Bobby was lowered on the bald head of the drunk who squalled like a panther. Bobby went into action and mauled the drunk – and ran for home with half of the white sheet billowing out behind him. He finally pulled free of it – just as I hauled the other half of the sheeting back into the tree, wrapping it around me I half fell half climbed down from the tree, seized Bobbie’s half of the sheeting and leaped behind a nearby hedge.

Meantime the inebriated one was flat on his back right in the center of the main artery of travel – rolling, kicking and yelling while harshly applied brakes screamed and squealed – in vehicles lined up bumper-to-bumper for two blocks on either side – I hid my sheets, and sauntered into the open, surreptitiously.

Mrs. Smith seized my arm and said, toothlessly, “A large creature, big as a lion – it – it – jumped poor ol’ Jo-Jo – May the saints preserve us. It’s a wonder his weak heart hadn’t stopped,” she gasped. With my eyes set on her orange hair which was ever a source of amazement to me, I replied absently: “Didn’t scream or growl?” “Yes! Yes!” she shrieked,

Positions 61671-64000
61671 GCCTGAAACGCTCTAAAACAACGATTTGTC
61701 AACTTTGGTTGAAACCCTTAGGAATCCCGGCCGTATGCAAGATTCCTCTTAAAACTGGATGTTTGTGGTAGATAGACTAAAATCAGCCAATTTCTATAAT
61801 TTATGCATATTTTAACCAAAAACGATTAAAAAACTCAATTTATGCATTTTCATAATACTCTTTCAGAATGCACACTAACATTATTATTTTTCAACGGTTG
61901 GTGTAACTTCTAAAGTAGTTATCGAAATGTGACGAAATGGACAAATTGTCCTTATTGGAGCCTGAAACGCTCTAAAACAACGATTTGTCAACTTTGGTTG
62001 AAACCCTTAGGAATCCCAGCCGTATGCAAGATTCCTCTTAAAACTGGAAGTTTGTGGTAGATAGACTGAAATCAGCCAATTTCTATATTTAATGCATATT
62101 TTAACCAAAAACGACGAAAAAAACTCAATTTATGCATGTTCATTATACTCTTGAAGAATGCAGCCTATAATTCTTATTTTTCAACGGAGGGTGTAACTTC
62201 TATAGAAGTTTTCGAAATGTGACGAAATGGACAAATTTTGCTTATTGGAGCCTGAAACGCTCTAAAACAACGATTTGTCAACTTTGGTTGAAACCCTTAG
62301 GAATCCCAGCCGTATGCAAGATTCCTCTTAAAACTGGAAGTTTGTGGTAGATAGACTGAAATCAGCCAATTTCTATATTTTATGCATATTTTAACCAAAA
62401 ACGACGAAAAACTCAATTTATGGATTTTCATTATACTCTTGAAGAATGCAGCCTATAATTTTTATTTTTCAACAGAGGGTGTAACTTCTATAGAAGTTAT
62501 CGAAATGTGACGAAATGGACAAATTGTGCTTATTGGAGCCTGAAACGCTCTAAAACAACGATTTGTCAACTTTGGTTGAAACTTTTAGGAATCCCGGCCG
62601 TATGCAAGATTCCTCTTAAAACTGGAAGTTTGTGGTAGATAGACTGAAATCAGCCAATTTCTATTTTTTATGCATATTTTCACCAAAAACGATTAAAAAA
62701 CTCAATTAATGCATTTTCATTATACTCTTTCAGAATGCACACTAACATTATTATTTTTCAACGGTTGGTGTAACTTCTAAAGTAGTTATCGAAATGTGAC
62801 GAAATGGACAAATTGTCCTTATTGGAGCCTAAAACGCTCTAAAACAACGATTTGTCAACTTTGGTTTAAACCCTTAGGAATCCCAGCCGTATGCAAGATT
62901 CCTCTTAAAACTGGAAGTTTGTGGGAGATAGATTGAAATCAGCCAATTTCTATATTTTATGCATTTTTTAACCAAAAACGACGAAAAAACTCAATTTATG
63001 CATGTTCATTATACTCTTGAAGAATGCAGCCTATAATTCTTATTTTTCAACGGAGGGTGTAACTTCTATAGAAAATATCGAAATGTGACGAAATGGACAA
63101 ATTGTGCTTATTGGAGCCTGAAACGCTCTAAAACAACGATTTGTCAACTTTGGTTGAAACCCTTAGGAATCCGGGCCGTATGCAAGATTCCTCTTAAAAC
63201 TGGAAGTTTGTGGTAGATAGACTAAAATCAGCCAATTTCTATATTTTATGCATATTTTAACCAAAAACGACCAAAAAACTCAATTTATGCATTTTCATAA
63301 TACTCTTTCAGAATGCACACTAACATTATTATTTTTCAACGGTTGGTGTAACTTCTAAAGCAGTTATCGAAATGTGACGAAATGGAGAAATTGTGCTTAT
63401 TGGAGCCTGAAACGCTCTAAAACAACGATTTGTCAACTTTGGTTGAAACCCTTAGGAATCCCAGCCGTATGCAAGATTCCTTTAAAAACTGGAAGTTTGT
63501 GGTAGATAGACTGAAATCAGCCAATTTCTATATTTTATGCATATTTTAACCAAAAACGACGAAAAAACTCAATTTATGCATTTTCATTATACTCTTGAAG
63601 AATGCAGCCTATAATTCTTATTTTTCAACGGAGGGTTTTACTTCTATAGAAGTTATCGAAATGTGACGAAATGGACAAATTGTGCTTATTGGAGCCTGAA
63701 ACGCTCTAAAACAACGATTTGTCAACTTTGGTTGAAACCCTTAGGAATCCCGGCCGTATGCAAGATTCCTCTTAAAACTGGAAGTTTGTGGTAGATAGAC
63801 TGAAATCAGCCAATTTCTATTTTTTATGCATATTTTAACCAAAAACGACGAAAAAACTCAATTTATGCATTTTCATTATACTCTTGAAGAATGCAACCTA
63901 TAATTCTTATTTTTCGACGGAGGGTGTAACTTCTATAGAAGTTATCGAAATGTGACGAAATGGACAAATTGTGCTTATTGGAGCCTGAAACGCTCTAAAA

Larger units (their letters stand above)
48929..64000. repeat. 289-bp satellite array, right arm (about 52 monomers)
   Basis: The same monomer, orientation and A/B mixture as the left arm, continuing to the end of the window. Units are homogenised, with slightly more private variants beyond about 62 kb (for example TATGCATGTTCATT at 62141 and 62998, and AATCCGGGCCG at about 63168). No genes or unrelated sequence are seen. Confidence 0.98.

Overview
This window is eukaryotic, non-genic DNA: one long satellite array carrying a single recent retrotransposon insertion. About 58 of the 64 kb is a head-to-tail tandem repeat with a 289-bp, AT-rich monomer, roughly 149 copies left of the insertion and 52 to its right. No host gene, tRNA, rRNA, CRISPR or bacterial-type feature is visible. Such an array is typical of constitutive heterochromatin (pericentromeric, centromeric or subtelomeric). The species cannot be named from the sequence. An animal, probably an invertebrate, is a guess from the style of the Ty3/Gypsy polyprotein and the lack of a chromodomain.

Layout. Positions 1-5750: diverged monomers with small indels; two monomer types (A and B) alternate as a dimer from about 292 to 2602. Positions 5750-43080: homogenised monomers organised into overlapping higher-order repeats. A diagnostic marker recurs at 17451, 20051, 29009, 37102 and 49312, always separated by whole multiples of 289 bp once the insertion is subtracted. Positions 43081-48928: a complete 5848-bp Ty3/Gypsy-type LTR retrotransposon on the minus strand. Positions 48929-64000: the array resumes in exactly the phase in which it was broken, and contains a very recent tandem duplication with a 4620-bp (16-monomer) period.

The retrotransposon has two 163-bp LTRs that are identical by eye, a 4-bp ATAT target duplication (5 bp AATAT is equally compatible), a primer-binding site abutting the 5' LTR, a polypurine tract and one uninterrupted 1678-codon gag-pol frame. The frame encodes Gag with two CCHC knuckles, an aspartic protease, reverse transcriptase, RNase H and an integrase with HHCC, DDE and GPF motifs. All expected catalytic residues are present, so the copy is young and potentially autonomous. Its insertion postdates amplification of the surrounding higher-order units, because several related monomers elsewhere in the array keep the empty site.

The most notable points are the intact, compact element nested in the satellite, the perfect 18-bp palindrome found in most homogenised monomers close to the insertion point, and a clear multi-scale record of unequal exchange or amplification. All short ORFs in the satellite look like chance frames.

“it was heard all over town.”

“You heard it?” I ventured timidly, “did you see it?”

“What I saw looked more like a ghost,” she yelled. “’Tis God’s mercy he wasn’t killed but there he was poor soul – wallowing & screaming there in the street, when I [last line on page cut off]



taking advantage of her distraction and the general confusion – I leaped into the shrubbery, grabbed my sheeting, and rushed back home where Bobby was whimpering and waiting beside the door. He blew impatiently as I held him close. I put him to bed in my bed and covered him up. He pulled me down, patted my face – and licked my hand appreciatively, and was sound asleep almost immediately.